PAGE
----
Bankruptcy Litigation

Bankruptcy Litigation | Wernette Heilman PLLC

Contested Claims – Nondischargeability Actions – Asset Recovery and more.

Bankruptcy court is not an arena in which to dabble. It is a world of its own – its own laws, judges, and rules. Wernette Heilman PLLC inhabits that world and speaks its language. Principal attorneys Mike Wernette and Ryan Heilman are expert bankruptcy litigators who have fought in bankruptcy court for large companies, small companies, and individuals, against powerful opponents such as the City of Detroit, union benefit plan trustees, Fortune 500 companies, New York private equity funds, insurance companies, and more — consistently delivering outstanding results.

Representative Matters

  • Defended a Detroit casino against breach of contract claims brought by the City of Detroit in the casino’s Chapter 11 case, with millions of dollars at stake. The City claimed a right to terminate the casino’s Development Agreement contract based on the casino’s alleged breaches of the Development Agreement. After a three-day bench trial against the City and its special counsel from Chicago, the court ruled in favor of Mr. Wernettes’s client, finding that the City had failed to follow certain requirements of the Development Agreement and therefore had no right to terminate it.
  • Recovered a $500,000 settlement for an automotive parts manufacturer in the New York bankruptcy case of a large Tier One auto supplier.  Mr. Wernette filed a claim in the Tier One’s bankruptcy case seeking priority payment of the client’s claim, which was based on a pricing dispute. The court scheduled the matter for trial. Mr. Wernette prepared his client’s case and appeared in New York prepared to go to trial.  The Tier One agreed to settle at the courthouse.
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  • Defended an automotive tool maker in a $1.2 million “preference payment” suit in a Delaware bankruptcy case.  The client had held certain tooling hostage – withholding delivery of the tooling to its customer, a Tier One supplier, in order to extract payment for old invoices owed by the Tier One.  The Tier One filed bankruptcy a short time later, and the client was sued to recover the payment as a preference under the Bankruptcy Code.  The typical preference payment defenses were weak, but Mr. Wernette developed a theory that the $1.2 million was not a preference payment because it was never the Tier One’s money – rather, the Tier One was a mere conduit for money General Motors put up to secure delivery of the “hostage” tooling.  The client paid just 21 cents on the dollar to settle the case, despite being fully collectible and having held the tooling hostage on the eve of bankruptcy in order to obtain the payment at issue.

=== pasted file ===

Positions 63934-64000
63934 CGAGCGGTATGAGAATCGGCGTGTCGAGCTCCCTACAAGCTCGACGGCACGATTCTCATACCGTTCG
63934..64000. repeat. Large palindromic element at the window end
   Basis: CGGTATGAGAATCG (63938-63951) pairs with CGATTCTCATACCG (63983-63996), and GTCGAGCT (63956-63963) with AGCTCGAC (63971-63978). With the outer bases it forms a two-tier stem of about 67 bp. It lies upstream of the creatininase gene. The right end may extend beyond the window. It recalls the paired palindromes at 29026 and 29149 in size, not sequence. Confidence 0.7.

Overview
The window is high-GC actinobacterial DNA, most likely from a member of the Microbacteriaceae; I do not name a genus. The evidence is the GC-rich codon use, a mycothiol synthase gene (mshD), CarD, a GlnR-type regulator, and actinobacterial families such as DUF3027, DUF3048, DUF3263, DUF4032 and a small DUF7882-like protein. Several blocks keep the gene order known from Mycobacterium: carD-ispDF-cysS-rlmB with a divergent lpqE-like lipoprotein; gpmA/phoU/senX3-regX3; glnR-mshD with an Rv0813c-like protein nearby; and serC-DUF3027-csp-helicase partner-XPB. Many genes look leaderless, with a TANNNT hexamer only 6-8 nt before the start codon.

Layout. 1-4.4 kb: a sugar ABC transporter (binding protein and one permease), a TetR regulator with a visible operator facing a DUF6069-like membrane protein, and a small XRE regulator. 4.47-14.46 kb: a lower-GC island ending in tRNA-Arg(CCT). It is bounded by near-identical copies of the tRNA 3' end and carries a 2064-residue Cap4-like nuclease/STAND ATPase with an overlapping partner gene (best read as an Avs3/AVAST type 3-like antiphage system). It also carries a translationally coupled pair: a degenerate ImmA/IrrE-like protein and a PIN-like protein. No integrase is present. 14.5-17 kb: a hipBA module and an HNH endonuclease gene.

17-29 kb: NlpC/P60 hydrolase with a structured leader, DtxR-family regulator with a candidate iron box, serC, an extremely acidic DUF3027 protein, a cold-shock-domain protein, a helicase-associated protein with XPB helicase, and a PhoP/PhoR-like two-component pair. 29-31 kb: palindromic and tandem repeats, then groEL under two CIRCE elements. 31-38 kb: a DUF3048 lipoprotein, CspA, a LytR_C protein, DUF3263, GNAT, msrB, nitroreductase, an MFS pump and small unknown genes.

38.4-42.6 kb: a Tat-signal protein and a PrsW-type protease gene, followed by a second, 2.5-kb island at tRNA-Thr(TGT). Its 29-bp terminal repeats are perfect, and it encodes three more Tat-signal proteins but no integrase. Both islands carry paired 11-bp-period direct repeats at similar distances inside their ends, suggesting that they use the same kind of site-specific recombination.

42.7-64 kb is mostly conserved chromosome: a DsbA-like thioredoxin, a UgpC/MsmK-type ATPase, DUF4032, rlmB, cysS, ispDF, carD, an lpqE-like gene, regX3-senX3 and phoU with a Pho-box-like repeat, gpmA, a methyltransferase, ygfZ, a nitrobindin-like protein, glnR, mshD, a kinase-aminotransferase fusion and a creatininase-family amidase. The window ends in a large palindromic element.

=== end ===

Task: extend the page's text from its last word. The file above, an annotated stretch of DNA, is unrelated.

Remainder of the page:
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  • Stripped a $1.5 million construction lien from a client’s real estate development project through fast-track litigation in bankruptcy court.  After two days of taking evidence and argument, the court ruled that the construction lien was invalid, which paved the way for Mr. Wernette’s client to close on a sale of the project instead of losing it to foreclosure.
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  • Defended nondischargeability actions against business owners under various subparts of section 523 and 727 of the Bankruptcy Code, against union benefit fund trustees and others who have attempted to pursue Chapter 7 debtors under ERISA, the ‘Builder’s Trust Fund’ Act, and other grounds. In one recent case, the owner of a defunct contracting company filed Chapter 7 and was pursued in a nondischargeability action by a group of union benefit fund trustees, seeking in excess of $200,000.00. After defeating some of the union trustees’ summary judgment motion grounds, and while other portions of the summary judgment motion remained pending, Mr. Wernette negotiated a settlement in which his client paid less than three cents on the dollar to have the nondischargeability action dismissed –substantially less than the cost to fight and win the action.
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  • Won a bankruptcy court trial verdict of over $600,000 for a real estate developer against a general contractor and its president based on Michigan’s ‘Builder’s Trust Fund’ Act.